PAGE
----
The three days of violence in several areas of the northeast Delhi that left 27 people dead and over 200 injured, were some of the deadliest in the national capital, almost 28 years after the demolition of Babri Mosque in Ayodhya.
On Sunday 23 Feb, northeast Delhi residents woke up to sporadic violence and as the day progressed it turned nastier engulfing many areas, claiming lives and injuring several.
For Hindu and Muslim residents of Seelampur, Jafarabad, Chand Bagh, Shiv Puri, Karawal Nagar, Joharpuri, Maujpur and Kardampuri, it strained the social fabric and destroyed the harmony established by the people of different communities living there after the riots in the aftermath of demolition of the Babri mosque in 1992.
The violence stemmed from the growing friction among pro and anti new citizenship law CAA and the National Register of Citizens (NRC) activists and between supporters and opponents of the Narendra Modi-led government.
The impact of the three days of clashes was quite visible on the streets that were littered with stones, bricks, shattered glasses, burnt vehicles, and razed shops and houses by its sides on Wednesday 26 Feb.
However, all was not lost in the hatred spewed by some and violence perpetrated by some others.The unity among communities was reflected in their efforts to keep miscreants away by coming out to each other’s security. In the Chand Bagh area, despite the incidents of stone pelting and lobbing of petrol bombs by mobs, the locals bonded together to save the Durga temple and the Jama Masjid that stand face to face.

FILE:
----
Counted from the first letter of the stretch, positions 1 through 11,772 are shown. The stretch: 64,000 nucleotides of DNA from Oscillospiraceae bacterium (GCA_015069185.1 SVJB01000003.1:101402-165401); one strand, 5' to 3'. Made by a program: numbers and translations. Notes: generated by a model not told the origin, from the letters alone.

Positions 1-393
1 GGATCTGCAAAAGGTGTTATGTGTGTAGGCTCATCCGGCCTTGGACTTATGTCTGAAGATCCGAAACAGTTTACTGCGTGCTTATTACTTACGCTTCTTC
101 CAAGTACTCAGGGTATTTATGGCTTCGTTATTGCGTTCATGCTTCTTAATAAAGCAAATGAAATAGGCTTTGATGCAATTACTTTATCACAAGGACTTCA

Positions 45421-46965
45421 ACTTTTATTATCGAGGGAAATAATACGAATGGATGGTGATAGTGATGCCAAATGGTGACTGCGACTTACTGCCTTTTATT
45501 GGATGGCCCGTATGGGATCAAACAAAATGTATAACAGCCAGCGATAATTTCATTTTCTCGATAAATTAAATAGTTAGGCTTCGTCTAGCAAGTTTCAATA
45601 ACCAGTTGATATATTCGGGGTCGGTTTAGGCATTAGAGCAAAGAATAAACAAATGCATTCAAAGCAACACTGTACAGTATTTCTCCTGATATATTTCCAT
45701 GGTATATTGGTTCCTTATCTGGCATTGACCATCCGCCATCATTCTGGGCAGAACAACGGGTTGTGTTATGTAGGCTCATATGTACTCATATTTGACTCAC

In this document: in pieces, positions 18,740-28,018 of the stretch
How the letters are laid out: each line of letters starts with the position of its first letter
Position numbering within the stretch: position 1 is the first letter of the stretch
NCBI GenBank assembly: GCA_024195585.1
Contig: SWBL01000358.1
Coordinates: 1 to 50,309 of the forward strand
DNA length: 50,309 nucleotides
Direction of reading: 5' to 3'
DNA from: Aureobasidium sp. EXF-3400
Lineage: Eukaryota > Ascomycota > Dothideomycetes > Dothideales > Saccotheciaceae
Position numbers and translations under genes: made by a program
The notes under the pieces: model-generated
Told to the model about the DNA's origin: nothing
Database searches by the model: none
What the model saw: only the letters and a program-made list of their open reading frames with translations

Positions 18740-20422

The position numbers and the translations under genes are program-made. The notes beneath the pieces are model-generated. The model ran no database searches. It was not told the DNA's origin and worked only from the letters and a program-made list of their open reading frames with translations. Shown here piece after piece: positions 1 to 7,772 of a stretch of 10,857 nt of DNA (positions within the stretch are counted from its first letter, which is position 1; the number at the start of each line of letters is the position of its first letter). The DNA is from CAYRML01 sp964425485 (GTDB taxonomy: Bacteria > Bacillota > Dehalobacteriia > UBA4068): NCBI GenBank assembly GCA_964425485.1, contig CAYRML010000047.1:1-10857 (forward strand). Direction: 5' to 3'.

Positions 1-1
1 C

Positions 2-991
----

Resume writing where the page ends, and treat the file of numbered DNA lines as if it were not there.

Shahe Muwazzam Ali, a Chand Bagh resident told this reporter, “We (Hindus and Muslims) have been living together peacefully for almost three decades in the area and have built an inter-dependent social living. How could we allow a mob to rip it apart.”
Kalama Ahmed Khan, a Chand Bagh resident, pointed to signboards, saying, “You can see the buildings here have names of Hindus as well as Muslims. By standing united and forming a human chain, we prevented the mob from attacking the religious places. Both Hindus and Muslims stood like a wall and didn’t allow them in the area.”
While the temple and the mosque remained protected from any harm, the miscreants went on rampage and torched shops and other establishments facing the road, and a petrol pump and several houses on the other side of the road that in Bhajanpura.
Vijay Singh, whose liquefied petroleum gas (PLG) agency razed, said a 3,000-strong mob attacked the showrooms and shops on Sunday evening. “We heard the noise and provocative slogans being raised by it. We shuttered the showroom, went upstairs and locked ourselves there,” he said.
The story in Maujpur and Jafarabad was no different where mobs of miscreants roamed the streets with iron rods, hockey sticks and other implements trying to rip the social fabric and disturb the communal harmony.
After three days of horror, normalcy started limping back in the Kanda Market area of Maujpur.
Speaking to media, a local resident said, “A few shops have reopened on Wednesday. But the people are scared amid rumours making the rounds.” His fear was apparent when he refused to disclose his name.